With the news that Keiji Nakazawa has passed away, I reprint here an interview I did with him for NEO magazine a few years back.
“I haven’t been successful at all,” says Keiji Nakazawa, with customary Japanese self-deprecation. “Human beings are really stupid.” His complaint is with governments who continue to support war as a means of resolving disputes, be it conventional, biological or nuclear. As a boy who witnessed atomic destruction in person, he’s made it his mission in life to stop it happening again.
“If people understand the dreadful nature of wars and nuclear weapons,” he says, “I am happy as the creator. It’s my sincere wish.”
He was born in 1939, in Hiroshima. He was six years old when the atom bomb was dropped on the city, and somehow survived the appalling conditions of the aftermath. Information on radiation and its effects were classified and denied during the Allied Occupation. Those who had experienced Hiroshima and Nagasaki learned to keep their origins secret, for fear that other Japanese would discriminate against them.
Official recognition did not come until Nakazawa was a teenager. A Japanese fishing boat, the Lucky Dragon V, was hit by fall-out from one of the post-war American bomb tests on Bikini Atoll. Initial Japanese anger focussed on the exclusion zone around the test site, widely believed to be an attempt to interfere with Japanese tuna fishing rights. Then, one of the fisherman died as a result of his injuries. In paying compensation to his widow, the American government admitted that there were side-effects from atomic weapons. The people of Hiroshima and Nagasaki were not malingerers or ambulance-chasers, as they had previously been painted; many of them were genuinely still suffering the lingering after-effects of radiation, and would continue to do so for the rest of their lives. The idea of a radioactive monster eating at the heart of post-war Japan would inspire an icon of the local film industry – Godzilla. The Japanese government eventually answered the problem in the real world with new legislation, the Atomic Bomb Victim Medical Care Law of 1957, granting free hospital care to the victims – the hibakusha.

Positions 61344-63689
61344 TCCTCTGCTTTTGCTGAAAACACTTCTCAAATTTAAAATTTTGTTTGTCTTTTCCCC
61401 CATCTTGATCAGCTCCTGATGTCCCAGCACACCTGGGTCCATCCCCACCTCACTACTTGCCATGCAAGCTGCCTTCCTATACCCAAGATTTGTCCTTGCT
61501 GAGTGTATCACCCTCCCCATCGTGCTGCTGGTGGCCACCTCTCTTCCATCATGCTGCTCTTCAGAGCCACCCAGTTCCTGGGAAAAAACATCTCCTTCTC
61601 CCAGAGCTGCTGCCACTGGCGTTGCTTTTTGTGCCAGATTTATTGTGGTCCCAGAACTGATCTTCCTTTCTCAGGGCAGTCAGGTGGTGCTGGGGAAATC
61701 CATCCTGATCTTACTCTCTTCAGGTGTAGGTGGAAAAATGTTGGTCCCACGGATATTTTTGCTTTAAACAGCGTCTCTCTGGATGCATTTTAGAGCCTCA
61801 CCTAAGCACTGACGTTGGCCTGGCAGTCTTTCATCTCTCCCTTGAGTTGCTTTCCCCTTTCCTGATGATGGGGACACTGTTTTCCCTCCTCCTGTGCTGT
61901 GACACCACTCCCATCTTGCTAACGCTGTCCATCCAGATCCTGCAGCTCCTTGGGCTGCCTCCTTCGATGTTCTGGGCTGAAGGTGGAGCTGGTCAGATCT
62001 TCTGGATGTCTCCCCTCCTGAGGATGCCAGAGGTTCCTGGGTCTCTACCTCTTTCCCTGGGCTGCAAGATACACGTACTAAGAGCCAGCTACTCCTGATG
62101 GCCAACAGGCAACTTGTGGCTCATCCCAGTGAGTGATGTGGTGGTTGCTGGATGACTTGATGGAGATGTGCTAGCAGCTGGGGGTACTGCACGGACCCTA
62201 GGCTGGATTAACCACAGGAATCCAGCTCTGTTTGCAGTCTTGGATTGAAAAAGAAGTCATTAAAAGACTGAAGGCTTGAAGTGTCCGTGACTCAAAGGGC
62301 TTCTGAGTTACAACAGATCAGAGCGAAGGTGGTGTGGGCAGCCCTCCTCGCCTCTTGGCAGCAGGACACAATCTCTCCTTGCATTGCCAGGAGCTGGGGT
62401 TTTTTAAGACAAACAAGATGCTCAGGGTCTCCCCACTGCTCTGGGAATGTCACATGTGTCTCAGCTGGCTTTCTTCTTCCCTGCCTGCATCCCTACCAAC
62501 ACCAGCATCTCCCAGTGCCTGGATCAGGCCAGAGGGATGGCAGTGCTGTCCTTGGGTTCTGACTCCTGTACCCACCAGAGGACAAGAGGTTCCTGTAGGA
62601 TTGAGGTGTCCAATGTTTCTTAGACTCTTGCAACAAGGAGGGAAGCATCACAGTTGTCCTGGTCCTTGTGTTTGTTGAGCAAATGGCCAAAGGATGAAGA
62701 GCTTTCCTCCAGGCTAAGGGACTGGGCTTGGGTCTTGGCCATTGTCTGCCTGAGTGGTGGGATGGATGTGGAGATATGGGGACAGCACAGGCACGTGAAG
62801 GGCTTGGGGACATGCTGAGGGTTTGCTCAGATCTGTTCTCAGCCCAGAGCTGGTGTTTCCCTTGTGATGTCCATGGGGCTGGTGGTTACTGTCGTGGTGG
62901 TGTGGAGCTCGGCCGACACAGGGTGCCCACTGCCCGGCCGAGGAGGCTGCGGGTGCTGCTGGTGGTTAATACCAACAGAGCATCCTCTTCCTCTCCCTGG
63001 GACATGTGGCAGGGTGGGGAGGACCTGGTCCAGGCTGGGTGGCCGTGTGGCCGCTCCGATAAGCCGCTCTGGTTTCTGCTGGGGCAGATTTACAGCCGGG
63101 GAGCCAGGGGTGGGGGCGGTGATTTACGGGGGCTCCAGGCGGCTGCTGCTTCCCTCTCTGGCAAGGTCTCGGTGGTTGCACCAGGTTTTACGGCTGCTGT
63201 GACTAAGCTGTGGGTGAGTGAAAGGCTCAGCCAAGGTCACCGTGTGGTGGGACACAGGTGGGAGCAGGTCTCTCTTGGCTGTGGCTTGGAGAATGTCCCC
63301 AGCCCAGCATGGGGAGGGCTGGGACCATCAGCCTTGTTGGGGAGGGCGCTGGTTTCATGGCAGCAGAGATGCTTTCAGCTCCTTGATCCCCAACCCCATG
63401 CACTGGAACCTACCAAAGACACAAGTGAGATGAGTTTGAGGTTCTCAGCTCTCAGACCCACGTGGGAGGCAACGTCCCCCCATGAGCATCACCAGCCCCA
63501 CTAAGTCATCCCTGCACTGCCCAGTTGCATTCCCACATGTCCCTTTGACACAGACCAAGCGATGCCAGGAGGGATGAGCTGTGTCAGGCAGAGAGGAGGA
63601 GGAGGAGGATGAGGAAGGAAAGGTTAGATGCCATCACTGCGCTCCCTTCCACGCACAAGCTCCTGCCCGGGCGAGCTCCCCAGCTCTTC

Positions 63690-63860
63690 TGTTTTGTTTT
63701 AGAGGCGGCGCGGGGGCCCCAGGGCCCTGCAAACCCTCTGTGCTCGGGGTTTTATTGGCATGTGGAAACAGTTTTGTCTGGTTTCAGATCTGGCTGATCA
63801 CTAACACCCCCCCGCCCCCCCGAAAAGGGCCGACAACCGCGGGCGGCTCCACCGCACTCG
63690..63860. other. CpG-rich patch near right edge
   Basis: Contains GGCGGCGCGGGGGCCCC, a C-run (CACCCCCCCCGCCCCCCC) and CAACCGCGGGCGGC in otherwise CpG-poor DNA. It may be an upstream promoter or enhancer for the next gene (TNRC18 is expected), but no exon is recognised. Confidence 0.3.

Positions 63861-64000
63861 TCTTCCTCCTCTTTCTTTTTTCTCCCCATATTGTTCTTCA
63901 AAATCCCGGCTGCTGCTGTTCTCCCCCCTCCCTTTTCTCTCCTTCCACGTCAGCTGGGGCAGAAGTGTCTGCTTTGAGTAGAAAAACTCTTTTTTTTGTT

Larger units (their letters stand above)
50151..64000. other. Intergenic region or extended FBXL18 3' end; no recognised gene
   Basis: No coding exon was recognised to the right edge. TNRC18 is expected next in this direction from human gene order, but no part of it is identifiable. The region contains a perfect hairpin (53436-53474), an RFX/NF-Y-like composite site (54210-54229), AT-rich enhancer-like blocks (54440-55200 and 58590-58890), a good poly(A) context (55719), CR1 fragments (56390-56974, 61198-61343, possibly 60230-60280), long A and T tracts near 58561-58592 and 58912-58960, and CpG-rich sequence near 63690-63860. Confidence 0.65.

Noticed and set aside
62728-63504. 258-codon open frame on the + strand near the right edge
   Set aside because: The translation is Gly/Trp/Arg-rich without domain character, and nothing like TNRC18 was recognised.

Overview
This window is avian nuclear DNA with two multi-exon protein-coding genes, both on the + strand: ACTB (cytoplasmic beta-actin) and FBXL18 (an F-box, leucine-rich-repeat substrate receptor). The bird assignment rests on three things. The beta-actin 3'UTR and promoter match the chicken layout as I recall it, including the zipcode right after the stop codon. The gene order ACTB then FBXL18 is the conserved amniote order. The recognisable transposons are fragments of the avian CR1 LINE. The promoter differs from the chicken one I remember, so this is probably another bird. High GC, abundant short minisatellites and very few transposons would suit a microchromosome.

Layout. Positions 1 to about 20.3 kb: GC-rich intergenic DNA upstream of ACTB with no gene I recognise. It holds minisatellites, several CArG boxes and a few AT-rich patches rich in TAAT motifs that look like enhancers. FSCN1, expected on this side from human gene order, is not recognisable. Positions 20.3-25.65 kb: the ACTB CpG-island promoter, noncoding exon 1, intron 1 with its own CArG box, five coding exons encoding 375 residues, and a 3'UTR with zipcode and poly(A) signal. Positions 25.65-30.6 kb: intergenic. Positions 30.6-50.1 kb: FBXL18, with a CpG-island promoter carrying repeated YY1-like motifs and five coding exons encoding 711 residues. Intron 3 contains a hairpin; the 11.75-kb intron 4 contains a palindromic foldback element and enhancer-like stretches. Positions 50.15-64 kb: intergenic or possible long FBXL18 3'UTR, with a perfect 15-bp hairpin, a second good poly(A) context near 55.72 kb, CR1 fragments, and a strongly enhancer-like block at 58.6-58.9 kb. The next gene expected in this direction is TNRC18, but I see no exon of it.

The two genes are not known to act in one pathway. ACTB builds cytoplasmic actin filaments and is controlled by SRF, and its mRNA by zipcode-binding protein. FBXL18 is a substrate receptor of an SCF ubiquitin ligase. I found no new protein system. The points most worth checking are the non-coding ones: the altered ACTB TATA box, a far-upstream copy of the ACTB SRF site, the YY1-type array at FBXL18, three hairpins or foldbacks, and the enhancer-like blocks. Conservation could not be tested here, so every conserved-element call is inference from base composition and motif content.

But in achieving recognition, the hibakusha, also became subject to discrimination. “The situation hasn’t really changed,” notes Nakazawa on the 60th anniversary of the bombing. “Gradually people have started to understand hibakusha and the way they see them has been altering… a little.”
Trying to put his childhood behind him, Nakazawa moved to Tokyo and became a comics artist, publishing his first work in 1963. His early creations were boys’ adventure stories, including Spark One, about intrigue and sabotage between rival racing teams, and the mind-boggling Space Giraffe. Although he is largely known outside Japan for his Hiroshima stories, back in Japan he has a much more varied output